Ode to MLK's Dream: Update Your Diversity Policy

By Aditi Mukherji, JD on August 27, 2013 | Last updated on March 21, 2019

Achieving true diversity in the workplace can be a tricky matter. Our jurisprudence on affirmative action is hanging in the balance of obscurity, yet we still have a way to go in attaining proportional representation of minorities in employment. What's an in-house counsel to do about a company's diversity policy?

To commemorate the 50th anniversary of Martin Luther King's "I Have a Dream" Speech during the March to Washington, here are five ways to legally promote diversity at your workplace and keep MLK's dream alive:

  1. Don't show de facto favoritism to race. The beauty of diversity is that it transcends the color of your skin. A vast array of employee characteristics contributes to workplace diversity. Make sure your policy includes other marginalized groups, including those have been discriminated against based on: age, disability, ethnicity, family or marital status, gender identity or expression, language, national origin, physical and mental ability, political affiliation, religion, sexual orientation, socio-economic status, veteran status, and other characteristics that make employees unique.
  2. Provide diversity awareness training. All employees should be required to attend and complete annual diversity awareness training to enhance their knowledge about inclusion in the workplace. Educate employees on conduct that reflects inclusion during work, at work functions at or away from the office, and at all other company-sponsored and participative events.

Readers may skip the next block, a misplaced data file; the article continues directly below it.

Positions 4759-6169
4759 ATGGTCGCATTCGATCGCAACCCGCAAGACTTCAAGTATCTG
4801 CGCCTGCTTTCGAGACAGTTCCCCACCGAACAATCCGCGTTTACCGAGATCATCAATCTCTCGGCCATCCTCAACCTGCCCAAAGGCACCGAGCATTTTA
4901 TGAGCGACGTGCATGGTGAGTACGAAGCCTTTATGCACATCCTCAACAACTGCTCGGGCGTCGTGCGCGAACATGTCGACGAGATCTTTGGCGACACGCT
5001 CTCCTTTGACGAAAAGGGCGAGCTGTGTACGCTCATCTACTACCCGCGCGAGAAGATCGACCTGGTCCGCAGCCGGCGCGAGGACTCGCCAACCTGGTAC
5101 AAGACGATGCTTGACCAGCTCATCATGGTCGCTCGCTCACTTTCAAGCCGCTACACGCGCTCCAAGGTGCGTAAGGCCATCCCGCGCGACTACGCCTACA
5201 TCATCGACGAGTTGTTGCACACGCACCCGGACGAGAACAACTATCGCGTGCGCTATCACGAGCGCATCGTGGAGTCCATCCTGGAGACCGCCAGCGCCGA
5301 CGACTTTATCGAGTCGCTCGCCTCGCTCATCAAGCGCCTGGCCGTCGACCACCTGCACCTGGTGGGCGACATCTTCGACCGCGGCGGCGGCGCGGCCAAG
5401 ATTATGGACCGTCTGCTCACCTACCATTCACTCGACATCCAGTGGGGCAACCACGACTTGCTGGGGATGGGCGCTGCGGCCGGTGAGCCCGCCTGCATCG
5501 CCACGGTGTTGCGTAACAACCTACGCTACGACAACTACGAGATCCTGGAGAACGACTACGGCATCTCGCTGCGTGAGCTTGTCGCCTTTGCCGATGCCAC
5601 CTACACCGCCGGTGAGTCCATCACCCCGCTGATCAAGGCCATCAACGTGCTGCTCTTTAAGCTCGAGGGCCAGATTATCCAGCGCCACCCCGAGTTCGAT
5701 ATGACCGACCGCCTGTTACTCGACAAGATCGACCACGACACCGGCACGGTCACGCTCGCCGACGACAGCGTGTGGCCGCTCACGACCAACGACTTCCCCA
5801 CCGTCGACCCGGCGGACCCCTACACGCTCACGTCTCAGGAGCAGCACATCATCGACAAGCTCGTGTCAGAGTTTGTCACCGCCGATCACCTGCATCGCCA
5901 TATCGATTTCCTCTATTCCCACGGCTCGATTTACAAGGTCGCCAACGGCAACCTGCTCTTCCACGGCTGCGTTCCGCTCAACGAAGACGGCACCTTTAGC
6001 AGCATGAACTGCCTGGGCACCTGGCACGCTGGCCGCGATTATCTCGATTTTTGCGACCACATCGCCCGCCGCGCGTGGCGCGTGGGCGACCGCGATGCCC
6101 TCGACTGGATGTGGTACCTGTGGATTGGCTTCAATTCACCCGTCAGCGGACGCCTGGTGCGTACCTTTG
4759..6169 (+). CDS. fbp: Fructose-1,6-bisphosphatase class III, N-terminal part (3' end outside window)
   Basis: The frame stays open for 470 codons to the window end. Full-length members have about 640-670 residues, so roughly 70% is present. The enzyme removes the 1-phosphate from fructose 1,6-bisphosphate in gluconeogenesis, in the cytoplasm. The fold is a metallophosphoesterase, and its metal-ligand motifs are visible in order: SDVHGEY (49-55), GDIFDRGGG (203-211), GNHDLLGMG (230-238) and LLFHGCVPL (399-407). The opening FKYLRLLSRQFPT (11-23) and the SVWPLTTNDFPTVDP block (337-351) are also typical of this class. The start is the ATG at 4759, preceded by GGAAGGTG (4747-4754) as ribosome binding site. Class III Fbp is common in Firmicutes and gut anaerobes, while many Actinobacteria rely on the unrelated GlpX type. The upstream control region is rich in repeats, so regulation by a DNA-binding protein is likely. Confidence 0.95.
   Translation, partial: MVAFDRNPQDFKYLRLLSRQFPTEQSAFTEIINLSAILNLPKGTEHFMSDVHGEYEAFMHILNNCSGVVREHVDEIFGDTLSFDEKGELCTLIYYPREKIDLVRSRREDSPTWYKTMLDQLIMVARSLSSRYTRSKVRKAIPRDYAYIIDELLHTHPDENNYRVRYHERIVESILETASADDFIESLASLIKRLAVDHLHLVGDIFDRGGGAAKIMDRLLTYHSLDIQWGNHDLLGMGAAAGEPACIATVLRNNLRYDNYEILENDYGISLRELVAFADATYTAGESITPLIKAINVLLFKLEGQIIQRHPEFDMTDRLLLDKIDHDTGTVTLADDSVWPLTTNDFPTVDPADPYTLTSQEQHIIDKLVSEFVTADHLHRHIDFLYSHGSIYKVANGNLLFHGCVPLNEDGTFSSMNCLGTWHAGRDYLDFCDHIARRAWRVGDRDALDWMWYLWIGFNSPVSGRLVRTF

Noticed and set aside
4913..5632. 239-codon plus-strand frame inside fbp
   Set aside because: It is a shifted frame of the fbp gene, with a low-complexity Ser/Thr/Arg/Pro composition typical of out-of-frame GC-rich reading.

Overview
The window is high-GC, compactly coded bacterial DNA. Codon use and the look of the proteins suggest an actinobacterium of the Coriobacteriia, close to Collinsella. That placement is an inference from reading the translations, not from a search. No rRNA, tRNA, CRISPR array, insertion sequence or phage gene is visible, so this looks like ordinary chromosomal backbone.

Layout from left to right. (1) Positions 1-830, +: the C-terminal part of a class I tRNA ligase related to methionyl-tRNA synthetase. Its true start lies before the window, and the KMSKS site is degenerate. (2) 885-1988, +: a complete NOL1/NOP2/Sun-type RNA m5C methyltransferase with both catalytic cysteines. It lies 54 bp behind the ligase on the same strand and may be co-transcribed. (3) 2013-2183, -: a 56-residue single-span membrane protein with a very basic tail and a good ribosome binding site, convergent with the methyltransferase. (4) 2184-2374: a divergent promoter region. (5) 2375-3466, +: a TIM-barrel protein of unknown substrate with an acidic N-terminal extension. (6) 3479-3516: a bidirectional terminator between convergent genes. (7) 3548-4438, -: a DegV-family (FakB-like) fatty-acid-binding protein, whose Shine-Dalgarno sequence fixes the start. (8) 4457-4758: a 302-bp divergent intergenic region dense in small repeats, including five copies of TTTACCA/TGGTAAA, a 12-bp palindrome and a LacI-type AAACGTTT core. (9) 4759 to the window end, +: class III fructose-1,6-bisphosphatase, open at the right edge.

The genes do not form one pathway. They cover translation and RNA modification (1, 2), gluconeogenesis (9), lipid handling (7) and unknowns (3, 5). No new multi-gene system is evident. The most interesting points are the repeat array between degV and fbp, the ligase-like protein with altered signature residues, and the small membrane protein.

3. Embed the policy with other provisions. Your diversity policy should piggy-back on other sections of the employee handbook, such as training programs, a code of conduct and performance review programs.
  4. Have a diversity management plan. Take a cue from the Department of Justice and implement a Diversity Management Plan to foster effective diversity management throughout your company, sustain progress over time, and ensure accountability for results. Establish measurable objectives and assess them annually.
  5. Show numbers and be visible. Put your money where your mouth is. Disclose the policy (or a summary) on the company's website in a clearly marked corporate governance section. Don't forget to include a "values statement" on your website that explains your mission to encourage diversity. Also, be sure to disclose your objective and results in your company's annual report.

To celebrate MLK's dream, refine your diversity policy and take a moment to recognize the need to remove barriers to the recruitment, retention, and advancement of talented employees from historically excluded populations who are currently underrepresented.

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